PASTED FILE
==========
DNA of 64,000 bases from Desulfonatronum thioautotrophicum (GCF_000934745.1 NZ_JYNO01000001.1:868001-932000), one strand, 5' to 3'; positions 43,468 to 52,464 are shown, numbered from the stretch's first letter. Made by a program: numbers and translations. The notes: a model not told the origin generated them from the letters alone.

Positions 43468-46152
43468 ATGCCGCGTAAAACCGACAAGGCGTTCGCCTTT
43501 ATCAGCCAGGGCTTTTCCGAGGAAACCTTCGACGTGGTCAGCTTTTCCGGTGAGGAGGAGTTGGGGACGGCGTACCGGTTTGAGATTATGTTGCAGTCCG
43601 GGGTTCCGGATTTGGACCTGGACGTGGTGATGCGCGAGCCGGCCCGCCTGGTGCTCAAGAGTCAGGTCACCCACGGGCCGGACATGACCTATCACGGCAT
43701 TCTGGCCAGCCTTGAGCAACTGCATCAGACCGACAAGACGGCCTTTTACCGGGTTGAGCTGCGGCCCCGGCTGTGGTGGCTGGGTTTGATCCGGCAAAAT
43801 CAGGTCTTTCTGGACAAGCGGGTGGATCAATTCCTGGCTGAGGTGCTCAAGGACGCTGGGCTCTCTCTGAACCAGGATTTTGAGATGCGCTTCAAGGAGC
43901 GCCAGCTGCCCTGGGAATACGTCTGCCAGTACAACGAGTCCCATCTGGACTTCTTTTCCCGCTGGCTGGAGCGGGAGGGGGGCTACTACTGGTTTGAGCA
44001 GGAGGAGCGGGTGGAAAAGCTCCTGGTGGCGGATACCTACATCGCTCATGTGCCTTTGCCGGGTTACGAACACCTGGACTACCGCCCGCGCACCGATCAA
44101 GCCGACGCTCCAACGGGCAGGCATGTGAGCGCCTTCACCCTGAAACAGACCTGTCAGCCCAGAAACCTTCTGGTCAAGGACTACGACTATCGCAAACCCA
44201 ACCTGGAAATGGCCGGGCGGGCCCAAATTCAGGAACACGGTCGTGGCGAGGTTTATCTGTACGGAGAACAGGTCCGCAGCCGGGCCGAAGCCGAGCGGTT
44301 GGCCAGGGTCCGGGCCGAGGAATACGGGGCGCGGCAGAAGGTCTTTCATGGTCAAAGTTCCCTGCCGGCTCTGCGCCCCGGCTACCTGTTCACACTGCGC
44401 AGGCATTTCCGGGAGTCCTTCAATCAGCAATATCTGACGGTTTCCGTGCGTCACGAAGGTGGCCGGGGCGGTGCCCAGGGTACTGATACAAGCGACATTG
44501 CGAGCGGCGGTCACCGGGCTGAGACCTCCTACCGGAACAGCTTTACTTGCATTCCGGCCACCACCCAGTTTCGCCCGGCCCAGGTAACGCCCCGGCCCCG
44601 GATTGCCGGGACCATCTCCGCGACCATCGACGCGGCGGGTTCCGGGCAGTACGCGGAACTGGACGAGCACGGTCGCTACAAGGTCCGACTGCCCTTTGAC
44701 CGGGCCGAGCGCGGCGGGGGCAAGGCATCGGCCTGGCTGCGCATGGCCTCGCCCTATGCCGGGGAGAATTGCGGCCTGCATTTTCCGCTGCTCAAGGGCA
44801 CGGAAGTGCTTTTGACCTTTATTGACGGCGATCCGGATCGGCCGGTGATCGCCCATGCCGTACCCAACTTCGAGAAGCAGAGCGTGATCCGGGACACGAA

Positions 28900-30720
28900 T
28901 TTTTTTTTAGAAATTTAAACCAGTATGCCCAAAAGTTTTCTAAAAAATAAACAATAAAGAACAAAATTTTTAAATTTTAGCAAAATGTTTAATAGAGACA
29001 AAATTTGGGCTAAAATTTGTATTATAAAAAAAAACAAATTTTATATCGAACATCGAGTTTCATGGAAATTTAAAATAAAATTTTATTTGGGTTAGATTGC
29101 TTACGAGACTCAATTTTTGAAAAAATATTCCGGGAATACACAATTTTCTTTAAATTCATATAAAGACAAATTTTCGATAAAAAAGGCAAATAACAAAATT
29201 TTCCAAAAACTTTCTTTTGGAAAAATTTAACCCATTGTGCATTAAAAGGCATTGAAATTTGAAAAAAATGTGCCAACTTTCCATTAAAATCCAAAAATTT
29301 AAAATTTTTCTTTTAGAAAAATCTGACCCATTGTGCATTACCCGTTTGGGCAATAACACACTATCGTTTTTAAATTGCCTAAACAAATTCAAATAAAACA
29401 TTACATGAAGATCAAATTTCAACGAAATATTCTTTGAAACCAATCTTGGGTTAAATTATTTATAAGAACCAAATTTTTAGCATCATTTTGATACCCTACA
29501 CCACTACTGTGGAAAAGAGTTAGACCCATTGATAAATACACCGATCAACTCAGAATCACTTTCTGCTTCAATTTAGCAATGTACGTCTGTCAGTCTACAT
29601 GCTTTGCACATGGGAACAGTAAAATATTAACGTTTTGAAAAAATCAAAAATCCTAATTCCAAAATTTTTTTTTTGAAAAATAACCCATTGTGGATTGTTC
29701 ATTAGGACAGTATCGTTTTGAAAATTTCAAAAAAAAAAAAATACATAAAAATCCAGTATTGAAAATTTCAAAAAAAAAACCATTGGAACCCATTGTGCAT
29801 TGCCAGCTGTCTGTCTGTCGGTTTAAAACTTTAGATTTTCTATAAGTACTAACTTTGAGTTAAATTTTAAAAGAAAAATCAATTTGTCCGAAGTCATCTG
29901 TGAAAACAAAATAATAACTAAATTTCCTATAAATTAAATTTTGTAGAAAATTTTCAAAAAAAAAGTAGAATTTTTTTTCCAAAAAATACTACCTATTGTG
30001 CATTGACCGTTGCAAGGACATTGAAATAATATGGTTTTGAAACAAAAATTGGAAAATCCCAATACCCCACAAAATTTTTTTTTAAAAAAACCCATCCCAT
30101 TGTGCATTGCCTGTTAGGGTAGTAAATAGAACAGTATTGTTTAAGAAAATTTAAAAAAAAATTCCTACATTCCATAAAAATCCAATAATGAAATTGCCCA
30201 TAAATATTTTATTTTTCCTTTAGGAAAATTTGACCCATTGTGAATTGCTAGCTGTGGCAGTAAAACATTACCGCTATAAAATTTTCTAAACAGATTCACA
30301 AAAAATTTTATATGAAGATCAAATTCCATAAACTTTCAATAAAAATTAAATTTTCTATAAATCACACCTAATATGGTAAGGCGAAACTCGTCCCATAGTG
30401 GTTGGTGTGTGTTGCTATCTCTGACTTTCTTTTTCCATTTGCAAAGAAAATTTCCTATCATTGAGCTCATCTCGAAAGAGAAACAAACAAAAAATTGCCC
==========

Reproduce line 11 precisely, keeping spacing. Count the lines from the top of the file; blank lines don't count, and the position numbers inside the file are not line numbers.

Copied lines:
44201 ACCTGGAAATGGCCGGGCGGGCCCAAATTCAGGAACACGGTCGTGGCGAGGTTTATCTGTACGGAGAACAGGTCCGCAGCCGGGCCGAAGCCGAGCGGTT